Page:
A group of University of Utah students are demanding a meeting with the school’s president to discuss their concerns about safety — including their perception that campus police “appear unequipped to assist us” — that have built up over the last year since track star Lauren McCluskey was killed on campus.
The students have listed accountability and transparency issues in a protest declaration they plan to deliver to the administration — whether U. President Ruth Watkins agrees to sit down with them or not. Either way, they say, they’ll also be holding a campuswide walkout Monday, one day before the one-year anniversary of McCluskey’s murder.
“When we’ve tried to talk to administrators, they’ve been very vague. It’s been disheartening and frustrating,” said one of the student organizers. Another organizer added: “They need to talk to us. It’s been a year, and we’ve had no conversations on improving anything.”
The two asked for anonymity for fear of retaliation by the school for speaking out. The Salt Lake Tribune verified their identifies and confirmed they are currently enrolled as students.
They are part of the group who started the popular Instagram account “Unsafe U,” where students have been sharing their negative experiences with safety on campus, particularly the police department, as a response to the university’s “Safe U” campaign launched to improve security. The account was created late last month, shortly after student leaders at the university published a statement criticizing the school for how it has handled McCluskey’s case.
The university said Tuesday that the students have not reached out directly to Watkins’ office to set up a meeting, but suggested they can sign up online for a slot during her monthly student office hours. Meetings are limited to 20 minutes and up to three students; two spots were available, both at the end of November.
“We welcome the opportunity to meet with students and hear feedback about how the university can be a safer place,” said U. spokeswoman Annalisa Purser in a statement. “This is what institutions of higher education are all about. We are fully supportive of students’ commitment to important issues such as safety and their right to advocate for changes.”
The president’s website requires students to enter their names; the group which wants to talk to Watkins was hoping to go in together and present themselves only as “Unsafe U.” Purser said they can also call the office to set up a meeting that fits their preferences.
They currently have a Monday meeting set up with U. Senior Vice President Dan Reed. Reed has previously said the university is working to rebuild trust with students.
The group wants a permanent oversight board made up of students to be created to hold hearings and investigate patterns of misconduct in the university’s police department. The student board would release an annual report so administrators wouldn’t be able to “cover up or play down” the issues, they said.
They also request that police officers respond to student reports within 12 hours (there have been concerns of delays, up to weeks, including in McCluskey’s case). “We feel that’s a very reasonable expectation,” said one of the student organizers. “We see these as nonnegotiable to making campus safer.”
The students are also asking that officers be better trained, know which campus resources to direct students to, and know how to talk to those impacted by domestic or interpersonal violence. They want more funding for both the police department and the Center for Student Wellness. And they don’t want any of that money to come from student fees or an increase in tuition.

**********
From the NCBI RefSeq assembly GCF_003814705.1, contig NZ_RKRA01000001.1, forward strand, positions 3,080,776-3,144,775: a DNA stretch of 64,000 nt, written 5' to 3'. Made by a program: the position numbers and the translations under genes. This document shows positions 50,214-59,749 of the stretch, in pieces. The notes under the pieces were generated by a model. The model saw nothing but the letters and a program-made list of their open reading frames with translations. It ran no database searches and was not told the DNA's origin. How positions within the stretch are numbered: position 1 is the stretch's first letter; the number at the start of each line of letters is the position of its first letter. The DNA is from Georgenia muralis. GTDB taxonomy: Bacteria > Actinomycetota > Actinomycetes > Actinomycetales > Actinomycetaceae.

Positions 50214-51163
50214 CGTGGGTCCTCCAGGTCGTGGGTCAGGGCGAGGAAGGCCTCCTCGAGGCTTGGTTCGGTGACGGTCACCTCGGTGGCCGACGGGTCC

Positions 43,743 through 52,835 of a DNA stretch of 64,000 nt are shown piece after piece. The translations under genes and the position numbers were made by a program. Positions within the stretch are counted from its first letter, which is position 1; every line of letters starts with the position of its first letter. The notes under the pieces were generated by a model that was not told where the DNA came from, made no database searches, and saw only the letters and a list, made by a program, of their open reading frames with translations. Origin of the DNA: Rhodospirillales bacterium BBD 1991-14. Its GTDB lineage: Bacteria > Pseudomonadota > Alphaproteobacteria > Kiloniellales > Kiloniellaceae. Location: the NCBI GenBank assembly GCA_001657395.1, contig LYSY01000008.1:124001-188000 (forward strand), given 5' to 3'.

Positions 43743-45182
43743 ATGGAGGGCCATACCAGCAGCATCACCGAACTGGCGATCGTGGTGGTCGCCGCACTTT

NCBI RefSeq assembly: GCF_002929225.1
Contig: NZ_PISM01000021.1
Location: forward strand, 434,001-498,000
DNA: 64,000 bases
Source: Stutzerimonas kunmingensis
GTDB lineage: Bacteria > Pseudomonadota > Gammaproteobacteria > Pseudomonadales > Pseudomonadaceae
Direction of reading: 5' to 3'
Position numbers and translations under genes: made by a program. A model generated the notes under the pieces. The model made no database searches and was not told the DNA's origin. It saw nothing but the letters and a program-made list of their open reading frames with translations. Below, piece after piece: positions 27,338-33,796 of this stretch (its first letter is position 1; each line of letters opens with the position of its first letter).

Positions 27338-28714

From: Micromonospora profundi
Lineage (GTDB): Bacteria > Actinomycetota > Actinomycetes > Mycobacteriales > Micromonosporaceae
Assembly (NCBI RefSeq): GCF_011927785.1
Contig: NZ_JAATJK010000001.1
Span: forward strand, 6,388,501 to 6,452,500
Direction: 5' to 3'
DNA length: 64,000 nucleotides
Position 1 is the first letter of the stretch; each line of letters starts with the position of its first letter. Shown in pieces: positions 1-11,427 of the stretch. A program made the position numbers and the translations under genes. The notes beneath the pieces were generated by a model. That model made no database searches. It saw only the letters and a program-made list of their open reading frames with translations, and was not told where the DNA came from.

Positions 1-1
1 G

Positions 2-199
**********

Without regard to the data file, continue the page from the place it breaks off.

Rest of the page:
“These urgent and highly consequential student safety issues are not new to our campus nor are they new to any campus across the nation,” they wrote. “This, however, does not provide our administration with any excuse as to why the above demands cannot be met.”
On Wednesday, McCluskey’s mom, Jill, tweeted: “I hope all @UUtah students and faculty join in the campus-wide walkout.”
McCluskey, a 21-year-old student-athlete, was fatally shot outside her campus dorm on Oct. 22 by Melvin S. Rowland, a 37-year-old registered sex offender on parole, whom she had briefly dated. He died by suicide hours later.
She had contacted campus police several times in the weeks before that to report harassment — and his threats to release compromising photos of her — after ending their relationship Oct. 9. Many of those concerns were not taken seriously, independent investigators found, and the department had failed to train officers how to recognize the warning signs for escalating domestic violence.
The university has since announced it is spending $1 million to make campus safer, including upgrades to building alarms, having police patrol outside of night classes and hiring a chief security officer to be the point person for all of campus safety (including overseeing the chief of police, who retired amid turmoil following McCluskey’s death).
Such changes are not the focus of the student group. “When students come forward to university police or other entities on campus, people aren’t heard,” one of the organizers said. “We know what’s going on here because we live it. We want our ideas to be heard.”
Over the past month students have been more vocal with their concerns about safety on campus — including speaking out at an academic senate meeting and protesting at a football game. Many worry whether campus police would protect them if something happened on campus and some question why the university even has its own law enforcement agency.
Concerns amplified when the university responded to a lawsuit filed by McCluskey’s parents, suggesting the case be dismissed because campus police have no legal liability for not keeping McCluskey safe, in part because her attacker wasn’t a student or employee.